Missouri’s Route 66 State Park has a complicated and unique history. The area that is now a state park was once the home of the community of Times Beach. In the early 1980s it was discovered that the oil used to control the dusty streets of the town was contaminated with the toxic chemical dioxin. The entire town was condemmed and the residents forced to evacuate. After an extensive environmental cleanup, the area opened as a state park to celebrate historic Route 66.
History of Route 66 State Park
Times Beach Beginnings
The area that is now part of the state park first began as a summer retreat. In 1925, the St. Louis Star-Times newspaper offered a special promotion where people could receive a property lot along the Meramec River as a bonus to ordering a paper subscription for only $67.50. The area was called Times Beach and became a popular recreation weekend and summer recreational area.
A new bridge was completed in 1932 which carried a rerouted Route 66 over the Meramec River at Times Beach. The Great Depression soon transitioned Times Beach from a recreation area into a more permanent working-class community.
An Environmental Disaster
In the 1970s, the town paid a waste hauler to spray oil on the streets to control the dust. The contractor mixed motor oil with waste he was hauling from a chemical company that produced Agent Orange. The oil that was sprayed contained high levels of dioxin. A flood in 1982 further spread the toxin throughout the town.
The EPA tested the soil in Times Beach and declared that the town was highly contaminated. The community of 2,000 residents were ordered to evacuate. In early 1983, the EPA bought out 800 homes and 300 businesses. An incinerator was constructed on the site and dioxin contaminated debris and soil from Times Beach and other areas in the state were destroyed and buried in a giant mound at the site.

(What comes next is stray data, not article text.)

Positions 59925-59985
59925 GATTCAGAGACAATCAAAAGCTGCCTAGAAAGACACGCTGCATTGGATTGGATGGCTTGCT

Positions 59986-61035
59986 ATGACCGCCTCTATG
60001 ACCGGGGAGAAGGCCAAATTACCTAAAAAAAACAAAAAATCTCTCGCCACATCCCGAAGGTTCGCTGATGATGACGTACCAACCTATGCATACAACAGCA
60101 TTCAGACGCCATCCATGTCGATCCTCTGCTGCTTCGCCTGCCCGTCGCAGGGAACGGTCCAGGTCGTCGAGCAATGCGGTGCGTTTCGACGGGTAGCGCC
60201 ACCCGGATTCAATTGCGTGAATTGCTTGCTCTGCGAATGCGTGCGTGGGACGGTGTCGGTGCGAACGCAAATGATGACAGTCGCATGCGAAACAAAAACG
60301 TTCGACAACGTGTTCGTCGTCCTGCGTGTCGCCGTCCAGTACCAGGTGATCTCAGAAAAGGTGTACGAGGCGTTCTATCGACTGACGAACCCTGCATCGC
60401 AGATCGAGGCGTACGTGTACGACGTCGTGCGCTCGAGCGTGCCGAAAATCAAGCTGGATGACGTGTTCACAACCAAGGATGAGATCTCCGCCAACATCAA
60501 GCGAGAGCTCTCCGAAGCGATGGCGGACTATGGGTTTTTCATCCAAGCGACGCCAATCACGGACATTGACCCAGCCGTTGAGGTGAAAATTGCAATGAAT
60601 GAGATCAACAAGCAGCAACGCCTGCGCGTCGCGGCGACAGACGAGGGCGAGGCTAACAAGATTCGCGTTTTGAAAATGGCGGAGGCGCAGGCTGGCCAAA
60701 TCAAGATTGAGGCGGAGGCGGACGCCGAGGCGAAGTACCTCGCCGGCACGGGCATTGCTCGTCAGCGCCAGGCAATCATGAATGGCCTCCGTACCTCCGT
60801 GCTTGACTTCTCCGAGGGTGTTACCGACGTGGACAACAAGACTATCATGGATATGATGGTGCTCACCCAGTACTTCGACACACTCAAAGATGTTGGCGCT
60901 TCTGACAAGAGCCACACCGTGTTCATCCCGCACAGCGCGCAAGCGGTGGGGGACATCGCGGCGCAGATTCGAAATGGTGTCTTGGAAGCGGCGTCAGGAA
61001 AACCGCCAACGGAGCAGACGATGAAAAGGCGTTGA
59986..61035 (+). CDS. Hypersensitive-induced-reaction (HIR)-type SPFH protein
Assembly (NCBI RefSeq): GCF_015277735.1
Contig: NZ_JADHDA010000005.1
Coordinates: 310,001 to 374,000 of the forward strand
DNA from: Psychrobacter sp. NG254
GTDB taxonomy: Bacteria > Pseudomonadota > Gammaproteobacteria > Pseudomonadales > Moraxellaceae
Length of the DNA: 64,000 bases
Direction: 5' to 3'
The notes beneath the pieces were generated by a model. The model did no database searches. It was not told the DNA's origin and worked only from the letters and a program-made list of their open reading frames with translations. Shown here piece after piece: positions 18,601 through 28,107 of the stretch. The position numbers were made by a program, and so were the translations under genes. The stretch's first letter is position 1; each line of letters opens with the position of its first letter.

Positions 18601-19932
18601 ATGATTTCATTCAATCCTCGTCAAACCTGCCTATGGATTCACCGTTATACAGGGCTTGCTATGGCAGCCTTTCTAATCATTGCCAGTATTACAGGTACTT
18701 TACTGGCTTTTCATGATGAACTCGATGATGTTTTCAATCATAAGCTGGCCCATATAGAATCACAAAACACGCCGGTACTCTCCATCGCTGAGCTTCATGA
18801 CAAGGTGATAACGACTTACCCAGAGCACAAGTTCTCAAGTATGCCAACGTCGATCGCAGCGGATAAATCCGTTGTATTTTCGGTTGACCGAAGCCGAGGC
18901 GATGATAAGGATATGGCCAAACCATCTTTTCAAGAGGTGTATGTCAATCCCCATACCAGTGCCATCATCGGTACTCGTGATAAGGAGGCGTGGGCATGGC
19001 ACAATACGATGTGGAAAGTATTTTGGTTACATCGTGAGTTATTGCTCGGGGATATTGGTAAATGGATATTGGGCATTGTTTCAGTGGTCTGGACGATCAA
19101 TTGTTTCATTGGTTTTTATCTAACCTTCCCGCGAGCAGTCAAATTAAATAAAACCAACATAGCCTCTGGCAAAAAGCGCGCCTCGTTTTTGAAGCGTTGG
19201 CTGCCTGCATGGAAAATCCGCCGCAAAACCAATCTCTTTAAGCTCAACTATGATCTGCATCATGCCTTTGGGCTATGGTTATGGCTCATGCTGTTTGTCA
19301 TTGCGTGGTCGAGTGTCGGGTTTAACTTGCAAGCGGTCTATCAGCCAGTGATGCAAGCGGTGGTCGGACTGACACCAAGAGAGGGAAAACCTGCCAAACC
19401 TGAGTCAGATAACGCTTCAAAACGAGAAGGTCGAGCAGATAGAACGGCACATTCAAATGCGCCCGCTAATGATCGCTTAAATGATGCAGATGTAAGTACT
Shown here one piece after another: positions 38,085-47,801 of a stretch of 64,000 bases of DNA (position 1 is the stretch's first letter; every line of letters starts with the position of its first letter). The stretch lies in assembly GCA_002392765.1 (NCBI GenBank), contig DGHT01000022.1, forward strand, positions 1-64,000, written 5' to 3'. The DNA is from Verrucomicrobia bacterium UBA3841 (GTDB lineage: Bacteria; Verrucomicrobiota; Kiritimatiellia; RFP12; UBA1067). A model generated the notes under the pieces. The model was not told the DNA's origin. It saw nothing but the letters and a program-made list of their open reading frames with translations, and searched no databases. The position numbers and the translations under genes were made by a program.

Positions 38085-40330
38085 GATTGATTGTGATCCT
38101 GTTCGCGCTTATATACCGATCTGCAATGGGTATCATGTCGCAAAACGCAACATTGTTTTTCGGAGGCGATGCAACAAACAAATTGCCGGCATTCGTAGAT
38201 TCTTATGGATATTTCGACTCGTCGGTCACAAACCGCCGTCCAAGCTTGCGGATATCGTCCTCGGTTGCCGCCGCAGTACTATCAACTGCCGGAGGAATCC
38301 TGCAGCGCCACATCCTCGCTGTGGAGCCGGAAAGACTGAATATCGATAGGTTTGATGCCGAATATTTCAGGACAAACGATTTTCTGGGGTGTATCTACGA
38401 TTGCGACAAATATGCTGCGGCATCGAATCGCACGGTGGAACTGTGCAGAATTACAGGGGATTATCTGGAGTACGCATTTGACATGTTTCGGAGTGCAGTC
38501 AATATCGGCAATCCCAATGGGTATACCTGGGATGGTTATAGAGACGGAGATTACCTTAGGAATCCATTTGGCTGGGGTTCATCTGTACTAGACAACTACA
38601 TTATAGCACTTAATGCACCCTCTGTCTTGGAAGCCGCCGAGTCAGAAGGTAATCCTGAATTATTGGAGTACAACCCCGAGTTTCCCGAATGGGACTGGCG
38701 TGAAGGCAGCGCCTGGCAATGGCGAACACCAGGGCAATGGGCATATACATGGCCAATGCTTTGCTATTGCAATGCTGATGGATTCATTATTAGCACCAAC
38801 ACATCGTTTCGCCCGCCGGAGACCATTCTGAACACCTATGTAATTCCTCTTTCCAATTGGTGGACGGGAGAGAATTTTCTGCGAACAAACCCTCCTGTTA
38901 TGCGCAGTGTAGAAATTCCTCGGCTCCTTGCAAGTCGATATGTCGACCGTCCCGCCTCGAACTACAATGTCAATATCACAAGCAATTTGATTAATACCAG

Becoming a State Park
Once the EPA declared the site to be safe, the state of Missouri transformed the former town site into a state park. The park offers hiking, biking, and equestrian trail. It also includes a stretch of old Route 66 and the remains of a former Route 66 bridge.
How to Visit Route 66 State Park
Visiting all of Route 66 State Park is a little confusing due to the fact that you must exit the interstate in two different places. The old Route 66 Meramec River bridge was declared unsafe and the roadbed removed. This has blocked a direct connection between the Visitor Center on the east side of the park and the trails and picnic areas on the west side of the river. Here are the directions from the park website:
To reach the park from I-44 West:
To the visitor center: Take Exit 266/Lewis Road; follow the road to the right and then curve to the left. Continue past the West Tyson County Park entrance to the stop sign at Lewis Road. After crossing Lewis Road, you will see the visitor center on the left.
To the park: Take Exit 264/Hwy. 109; stay in the far left turn lane and enter onto I-44 east. Continue on I-44 east for 1/4-mile; take Exit 265/Williams Rd. Take the first left (east) on South Outer Road. Continue past the car dealership and you will be in the park.
To reach the park from I-44 East:
To the visitor center: Take Exit 266/Lewis Road; take a left after exiting and cross the highway overpass. Stay on the outer road which will curve to the left. Continue past the West Tyson County Park entrance to the stop sign at Lewis Road. After crossing Lewis Road, you will see the visitor center on the left.
To the park: Take Exit 265/Williams Road; take the first left (east) on the South Outer Road. Continue past the car dealership and you will be in the park.
Things to Do at Route 66 State Park
The one remaining structure left from the Times Beach days is the current Visitor Center. This building opened in 1935 as the Bridgehead Inn. The Inn served as a restaurant and roadhouse catering to Route 66 and Times Beach travelers.
Today the center offers restrooms, a nice display of Route 66 memorabilia, and an exhibit on the history of Times Beach. The center does close in winter, but will reopen in March through November.
If you are looking for a fun Route 66 souvenir, check out the gift shop.
The old Route 66 road ends next to the Visitor Center as the old bridge was declared unstable and the roadbed was removed. You can take a peek at what remains of the old bridge. There are plans and fundraising underway to rehabilitate the bridge as a pedestrian and biking route. This would provide a needed trail connection between both sides of the park.